It has been a little less than a year since Minor Battle was initially designed. The pre-production phase took about two months to understand the underlying game that was to be made. This time was also used to explore the various tools and engines before settling on Torque X. We’ve been in development for about eight months now.
Minor Battle's greatest draw are the social interactions that arise between players.
Why did you use Torque to create the game?Torque X was attractive to me because I have experience with the Torque 2D engine from past classes, so I was familiar with the capabilities of the engine. On top of that, C# is one of my favorite programming languages for its power and ease of use. I’ve been interested in XNA game development for a while, so when I found out about Torque X and the Platformer Kit, I immediately fell in love.
How have you managed QA and beta testing so far?A significant amount of testing came from Minor Battle being presented at various showcases or events on campus. Because this is a multiplayer game that is site-specific, we needed to hold tests in venues where we were guaranteed to get lots of traffic. We’ve had about 3 showcases on campus that allowed us to get feedback from different types of players. We have recently begun holding biweekly play sessions where we try to get 4 to 8 new players to test the game and give us feedback on multiple components of the game. On top of this, the game is a part of the “Advanced Game Project” class, so we have weekly play sessions with our professors and advisors in the class. We constantly take notes on the feedback and use them to drive our production forward.
The team creates a new prototype every week, testing new and polished mechanics. They would then use the prototype as a gauge for what needs to be added next week.
What have you learned while developing Minor Battle?I’ve learned that rapid prototyping and iterations on the game project are the best tools to keep a team motivated. Every week we bring in minor improvements and features for the game into our team meetings, and it is obvious that people really get excited to see progress no matter how small. Some of the biggest struggles you can encounter with a student project spawn from lack of motivation from the team. I’ve learned that anything I can do to keep the team motivated directly improves the chances of creating a high quality game.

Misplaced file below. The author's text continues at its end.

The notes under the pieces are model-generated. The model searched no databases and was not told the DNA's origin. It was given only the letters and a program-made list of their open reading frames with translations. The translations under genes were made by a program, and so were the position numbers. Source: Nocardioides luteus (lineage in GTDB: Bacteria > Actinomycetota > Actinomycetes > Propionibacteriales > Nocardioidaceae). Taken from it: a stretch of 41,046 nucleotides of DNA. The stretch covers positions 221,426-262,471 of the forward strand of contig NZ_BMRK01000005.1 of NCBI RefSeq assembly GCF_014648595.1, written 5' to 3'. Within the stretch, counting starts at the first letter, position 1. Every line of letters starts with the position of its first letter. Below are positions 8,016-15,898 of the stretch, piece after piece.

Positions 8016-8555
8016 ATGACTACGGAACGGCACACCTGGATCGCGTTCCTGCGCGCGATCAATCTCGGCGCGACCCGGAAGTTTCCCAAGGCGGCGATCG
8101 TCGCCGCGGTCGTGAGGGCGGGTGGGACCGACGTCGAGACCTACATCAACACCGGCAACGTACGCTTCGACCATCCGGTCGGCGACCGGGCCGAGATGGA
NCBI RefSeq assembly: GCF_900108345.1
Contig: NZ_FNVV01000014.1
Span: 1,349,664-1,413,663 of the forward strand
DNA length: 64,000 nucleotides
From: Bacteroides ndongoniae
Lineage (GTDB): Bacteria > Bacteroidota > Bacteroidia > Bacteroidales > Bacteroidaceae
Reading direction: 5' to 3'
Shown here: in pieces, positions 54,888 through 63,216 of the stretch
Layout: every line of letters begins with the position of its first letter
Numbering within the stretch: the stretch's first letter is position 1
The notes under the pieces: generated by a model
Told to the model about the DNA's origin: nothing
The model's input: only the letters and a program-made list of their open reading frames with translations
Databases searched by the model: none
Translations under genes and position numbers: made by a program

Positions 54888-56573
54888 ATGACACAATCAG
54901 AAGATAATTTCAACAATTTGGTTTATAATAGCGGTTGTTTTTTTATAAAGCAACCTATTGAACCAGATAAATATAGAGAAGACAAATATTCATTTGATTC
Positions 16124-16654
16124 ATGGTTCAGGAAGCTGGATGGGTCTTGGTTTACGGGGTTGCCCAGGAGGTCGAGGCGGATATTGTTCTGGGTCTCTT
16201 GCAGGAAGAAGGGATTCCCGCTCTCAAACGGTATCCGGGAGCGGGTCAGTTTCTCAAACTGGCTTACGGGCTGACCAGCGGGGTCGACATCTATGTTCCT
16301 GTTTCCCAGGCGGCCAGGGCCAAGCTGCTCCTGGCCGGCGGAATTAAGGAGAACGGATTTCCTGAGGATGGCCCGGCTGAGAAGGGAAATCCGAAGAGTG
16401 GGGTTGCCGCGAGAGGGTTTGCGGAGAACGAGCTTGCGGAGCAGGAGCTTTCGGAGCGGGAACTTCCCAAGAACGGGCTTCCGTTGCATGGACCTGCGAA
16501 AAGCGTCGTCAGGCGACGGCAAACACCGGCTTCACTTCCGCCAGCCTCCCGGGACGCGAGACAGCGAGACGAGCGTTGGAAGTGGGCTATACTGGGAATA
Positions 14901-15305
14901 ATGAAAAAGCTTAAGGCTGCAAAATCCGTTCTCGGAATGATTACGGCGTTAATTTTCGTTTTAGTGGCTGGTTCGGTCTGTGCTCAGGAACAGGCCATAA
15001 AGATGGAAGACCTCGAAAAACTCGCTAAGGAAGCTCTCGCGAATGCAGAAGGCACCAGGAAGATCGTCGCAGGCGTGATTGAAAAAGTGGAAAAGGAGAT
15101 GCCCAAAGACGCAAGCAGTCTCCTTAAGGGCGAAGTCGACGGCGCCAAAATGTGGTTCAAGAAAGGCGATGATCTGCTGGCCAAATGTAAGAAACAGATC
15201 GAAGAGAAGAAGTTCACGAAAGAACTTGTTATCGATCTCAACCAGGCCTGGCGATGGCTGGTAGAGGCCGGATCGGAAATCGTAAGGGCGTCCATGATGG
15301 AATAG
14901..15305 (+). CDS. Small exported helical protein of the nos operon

What are your next steps for Minor Battle?The main task at the moment is to get Minor Battle feature complete by mid-April because we have a big end of the year show in May. (We will be showcasing it at the USC Interactive Media Thesis Show, May 9-14th on USC Campus.) We still want to add a game mode and tweak player mechanics to really bring out some exciting play. Once the school year is over, I plan on seeking venues that may want to showcase the game. I really want to see how far I can go with this project, because I am excited about what it can potentially mean for games one day.
You have any other game projects in the works?I have a few projects and ideas that I’ve kept to the side. One that I think has potential as a possible WiiWare title has gone through a few prototypes, but still needs some design work before development. For the most part, Minor Battle has been taking a lot of my energy, but I definitely plan on working on some new projects very soon.
It's great to see a student project in development, and I personally look forward to watching Andre's foray into game development continue. Good luck on your thesis!
And if you're interested in these types of blogs, check out GarageGames' Dev Interview series.